Broader Discovery Ordered in Goldman Gender Bias Suit
Internal complaints that have a conceivable relationship to gender discrimination must be provided in discovery in a putative class action against Goldman Sachs, a federal magistrate judge has ruled.
Southern District Magistrate Judge James Francis IV (See Profile) directed Goldman to turn over internal complaints that could relate to plaintiffs' claims of discrimination against female employees with respect to compensation, promotion and performance evaluation. The magistrate judge found that a broader range of complaints could be relevant even if they do not contain "buzzwords" such as "gender" or "glass ceiling."
Francis made that ruling Tuesday in Chen-Oster v. Goldman Sachs, 10 Civ. 6950, a case where women at the associate, vice president and managing director level of employment at Goldman allege violations of Title VII of the Civil Rights Act of 1964 and the New York City Human Rights Law.
The plaintiffs are seeking to win certification of a class of women in those three levels of employment in the firm's Securities, Investment Banking, Investment Management and Merchant Banking divisions.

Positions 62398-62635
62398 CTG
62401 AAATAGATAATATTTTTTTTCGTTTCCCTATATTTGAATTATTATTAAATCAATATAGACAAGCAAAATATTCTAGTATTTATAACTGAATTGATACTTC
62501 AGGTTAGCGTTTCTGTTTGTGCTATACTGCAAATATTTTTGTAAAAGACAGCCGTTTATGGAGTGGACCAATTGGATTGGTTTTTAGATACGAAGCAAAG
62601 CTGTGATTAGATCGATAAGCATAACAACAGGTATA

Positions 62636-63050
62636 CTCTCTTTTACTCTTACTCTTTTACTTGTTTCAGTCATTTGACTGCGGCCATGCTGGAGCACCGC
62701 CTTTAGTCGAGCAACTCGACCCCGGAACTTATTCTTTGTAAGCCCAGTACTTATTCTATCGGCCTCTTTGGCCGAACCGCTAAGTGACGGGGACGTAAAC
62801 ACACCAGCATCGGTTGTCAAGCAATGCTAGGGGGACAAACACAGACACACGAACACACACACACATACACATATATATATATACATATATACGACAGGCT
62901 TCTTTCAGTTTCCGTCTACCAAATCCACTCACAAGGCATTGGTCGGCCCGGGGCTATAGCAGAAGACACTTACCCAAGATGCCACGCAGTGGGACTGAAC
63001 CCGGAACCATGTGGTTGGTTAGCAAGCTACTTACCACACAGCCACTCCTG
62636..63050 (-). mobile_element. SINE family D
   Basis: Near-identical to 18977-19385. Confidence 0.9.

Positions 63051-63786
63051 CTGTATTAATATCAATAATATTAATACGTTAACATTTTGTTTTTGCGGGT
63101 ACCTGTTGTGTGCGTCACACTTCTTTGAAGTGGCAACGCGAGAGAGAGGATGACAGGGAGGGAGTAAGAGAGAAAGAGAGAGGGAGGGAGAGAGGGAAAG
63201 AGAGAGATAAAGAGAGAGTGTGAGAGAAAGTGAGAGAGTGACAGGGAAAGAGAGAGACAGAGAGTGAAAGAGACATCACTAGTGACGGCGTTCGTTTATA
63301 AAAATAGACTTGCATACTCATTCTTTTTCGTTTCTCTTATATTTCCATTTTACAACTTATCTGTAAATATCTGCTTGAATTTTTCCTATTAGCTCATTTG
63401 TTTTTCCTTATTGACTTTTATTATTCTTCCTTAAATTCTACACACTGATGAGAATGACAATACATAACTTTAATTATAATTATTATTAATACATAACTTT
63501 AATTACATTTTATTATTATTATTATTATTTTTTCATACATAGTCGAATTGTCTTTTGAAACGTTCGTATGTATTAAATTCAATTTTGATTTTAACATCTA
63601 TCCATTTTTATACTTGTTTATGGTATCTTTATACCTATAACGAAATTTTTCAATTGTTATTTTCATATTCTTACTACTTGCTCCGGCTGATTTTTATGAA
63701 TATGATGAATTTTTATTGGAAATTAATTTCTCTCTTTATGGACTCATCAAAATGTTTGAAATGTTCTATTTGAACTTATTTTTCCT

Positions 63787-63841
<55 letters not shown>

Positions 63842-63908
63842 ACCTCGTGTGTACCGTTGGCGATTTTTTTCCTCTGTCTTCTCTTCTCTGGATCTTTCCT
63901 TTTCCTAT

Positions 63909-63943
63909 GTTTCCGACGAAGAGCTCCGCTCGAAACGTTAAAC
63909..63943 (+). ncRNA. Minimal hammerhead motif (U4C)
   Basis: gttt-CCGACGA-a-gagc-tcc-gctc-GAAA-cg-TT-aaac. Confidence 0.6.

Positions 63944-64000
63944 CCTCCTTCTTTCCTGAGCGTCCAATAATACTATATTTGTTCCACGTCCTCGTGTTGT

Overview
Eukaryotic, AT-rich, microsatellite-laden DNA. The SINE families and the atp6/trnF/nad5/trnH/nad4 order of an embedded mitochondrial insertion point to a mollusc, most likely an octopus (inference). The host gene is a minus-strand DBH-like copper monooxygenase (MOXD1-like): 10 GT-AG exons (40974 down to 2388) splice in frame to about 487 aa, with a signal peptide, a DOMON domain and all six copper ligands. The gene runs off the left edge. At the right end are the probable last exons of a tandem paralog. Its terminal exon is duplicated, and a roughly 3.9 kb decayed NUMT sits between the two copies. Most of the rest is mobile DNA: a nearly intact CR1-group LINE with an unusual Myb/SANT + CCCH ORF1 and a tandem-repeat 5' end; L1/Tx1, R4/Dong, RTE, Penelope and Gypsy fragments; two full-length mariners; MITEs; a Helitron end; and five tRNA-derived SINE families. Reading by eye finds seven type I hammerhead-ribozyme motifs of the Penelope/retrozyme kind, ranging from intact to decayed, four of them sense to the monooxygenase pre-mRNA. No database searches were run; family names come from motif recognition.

In 2012, Francis compelled pre-certification discovery of the firm's computerized data on pay, promotion and evaluation.
In July 2013, the plaintiffs made a motion to compel Goldman to produce all internal complaints made by putative class members that relate to compensation, promotion or evaluation, unredacted copies of all discoverable complaints and internal complaints made by female employees who are not part of the putative class.
Their motion initially sought complaints "referring or relating to gender discrimination" but they later amended it to cover any complaints made by female employees "referring or relating to unfair treatment."
Goldman, which had already produced some complaints, opposed the motion as too broad.
Francis heard oral argument on Sept. 12 where lawyers for the plaintiffs alleged that Goldman had only turned over complaints that contained "magic language" indicating the complaint was directly related to gender discrimination. Goldman countered that it does not rely on "magic words" in assembling responsive documents and that it had produced every internal complaint that had some "conceivable relationship" to their claims.
Goldman cited Zahorik v. Cornell University, 98 F.R.D. 27 (N.D.N.Y. 1983), saying the plaintiffs were engaged in a "general 'fishing expedition,'" into unrelated claims, including "discrimination claims based on factors other than sex."